(7) Array of Function Pointers

Operating with arrays of function pointers is very interesting. This offers the possibility to select a function using an index. The syntax appears difficult, which frequently leads to confusion. Below you find two ways of how to define and use an array of function pointers: The first way uses a typedef, the second way directly defines the array.

Here’s the procedural way:

/*
  typedef-definition: <TPtr2Function> now can be used as a type 
*/
typedef int (*TPtr2Function)(int);

void illustration() {
    /* Create arrays and initialize with NULL. <funcArr1> and <funcArr2> are arrays with 10 pointers to functions which returns an int and take an int */

    /* 1st way, using TPtr2Function */
    TPtr2Function funcArr1[10] = {NULL};

    /* 2nd way, directly defining the array */
    int (*funcArr2[10])(int) = {NULL};

    /* Assign the function address - 'DoOne' and 'DoTwo' are suitable functions */
    funcArr1[0] = funcArr2[0] = &DoOne;
    funcArr1[1] = funcArr2[1] = &DoTwo;

    /* Calling DoOne */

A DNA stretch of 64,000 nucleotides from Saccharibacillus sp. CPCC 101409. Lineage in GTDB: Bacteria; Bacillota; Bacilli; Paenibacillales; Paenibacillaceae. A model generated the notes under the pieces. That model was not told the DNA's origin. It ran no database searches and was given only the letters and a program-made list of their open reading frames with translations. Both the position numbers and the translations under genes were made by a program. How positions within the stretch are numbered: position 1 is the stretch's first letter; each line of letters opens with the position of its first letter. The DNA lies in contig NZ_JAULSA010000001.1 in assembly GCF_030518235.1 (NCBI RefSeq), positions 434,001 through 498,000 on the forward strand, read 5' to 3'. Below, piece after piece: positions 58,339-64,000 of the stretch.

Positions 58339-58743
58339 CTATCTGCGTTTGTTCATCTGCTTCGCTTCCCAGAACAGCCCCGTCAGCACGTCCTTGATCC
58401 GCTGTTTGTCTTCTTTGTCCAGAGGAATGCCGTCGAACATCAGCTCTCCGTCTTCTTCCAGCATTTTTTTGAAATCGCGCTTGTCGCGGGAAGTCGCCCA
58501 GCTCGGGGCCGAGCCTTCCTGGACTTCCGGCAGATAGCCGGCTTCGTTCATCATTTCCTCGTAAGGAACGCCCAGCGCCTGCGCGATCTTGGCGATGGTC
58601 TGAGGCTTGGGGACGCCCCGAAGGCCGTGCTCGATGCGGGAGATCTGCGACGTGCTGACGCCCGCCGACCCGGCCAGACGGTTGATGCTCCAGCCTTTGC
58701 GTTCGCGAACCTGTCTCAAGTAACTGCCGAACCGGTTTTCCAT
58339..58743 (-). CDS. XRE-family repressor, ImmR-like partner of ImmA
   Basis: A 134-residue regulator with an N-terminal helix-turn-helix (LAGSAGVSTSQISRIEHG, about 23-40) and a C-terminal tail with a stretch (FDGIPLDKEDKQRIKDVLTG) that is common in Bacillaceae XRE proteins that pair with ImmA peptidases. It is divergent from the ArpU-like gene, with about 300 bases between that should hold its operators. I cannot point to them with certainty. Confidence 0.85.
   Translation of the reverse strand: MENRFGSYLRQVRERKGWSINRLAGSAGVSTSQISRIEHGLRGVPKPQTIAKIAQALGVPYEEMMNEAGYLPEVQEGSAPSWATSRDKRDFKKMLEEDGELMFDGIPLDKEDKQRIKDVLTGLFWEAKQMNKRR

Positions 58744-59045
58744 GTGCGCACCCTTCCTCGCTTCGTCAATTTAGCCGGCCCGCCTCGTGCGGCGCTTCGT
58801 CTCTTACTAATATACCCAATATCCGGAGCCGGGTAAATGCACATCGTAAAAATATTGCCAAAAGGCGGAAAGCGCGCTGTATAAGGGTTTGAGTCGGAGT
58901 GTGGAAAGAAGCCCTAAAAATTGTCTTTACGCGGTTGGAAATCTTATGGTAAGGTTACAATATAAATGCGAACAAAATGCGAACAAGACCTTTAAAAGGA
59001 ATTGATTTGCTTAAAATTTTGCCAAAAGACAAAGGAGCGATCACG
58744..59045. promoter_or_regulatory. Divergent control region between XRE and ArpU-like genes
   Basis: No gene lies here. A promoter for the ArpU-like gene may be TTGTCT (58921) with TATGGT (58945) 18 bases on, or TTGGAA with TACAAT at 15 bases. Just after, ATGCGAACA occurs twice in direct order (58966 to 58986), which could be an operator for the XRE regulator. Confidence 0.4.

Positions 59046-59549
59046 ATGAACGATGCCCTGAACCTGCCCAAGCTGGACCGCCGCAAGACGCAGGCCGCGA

funcArr1[0](30);
    funcArr2[0](30);

    /* Calling DoTwo */
    funcArr1[1](30);
    funcArr2[1](30);
}

And if we have class:

typedef int (TMyClass::*TPtr2Member)(int);

void illustration() {
    /* Create arrays and initialize with NULL. <funcArr1> and <funcArr2> are arrays with 10 pointers to functions which returns an int and take an int */

    /* 1st way, using TPtr2Member */
    TPtr2Member funcArr1[10] = {NULL};

    /* 2nd way, directly defining the array */
    int (TMyClass::*funcArr2[10])(int) = {NULL};

    /* Assign the function address - 'DoOne' and 'DoTwo' are suitable functions */
    funcArr1[0] = funcArr2[0] = &TMyClass::DoOne;
    funcArr1[1] = funcArr2[1] = &TMyClass::DoTwo;

    TMyClass instance;

    /* Calling DoOne */
    instance.*funcArr1[0](30);
    instance.*funcArr2[0](30);

    /* Calling DoTwo */
    instance.*funcArr1[1](30);
    instance.*funcArr2[1](30);
}

Comparing Function Pointers

We can use the comparison operators (==, !=) the same way as usual.

if (ptr2Function > 0) {
    if (ptr2Function == &DoOne) {
        printf("Pointer points to DoOne");
    }
} else {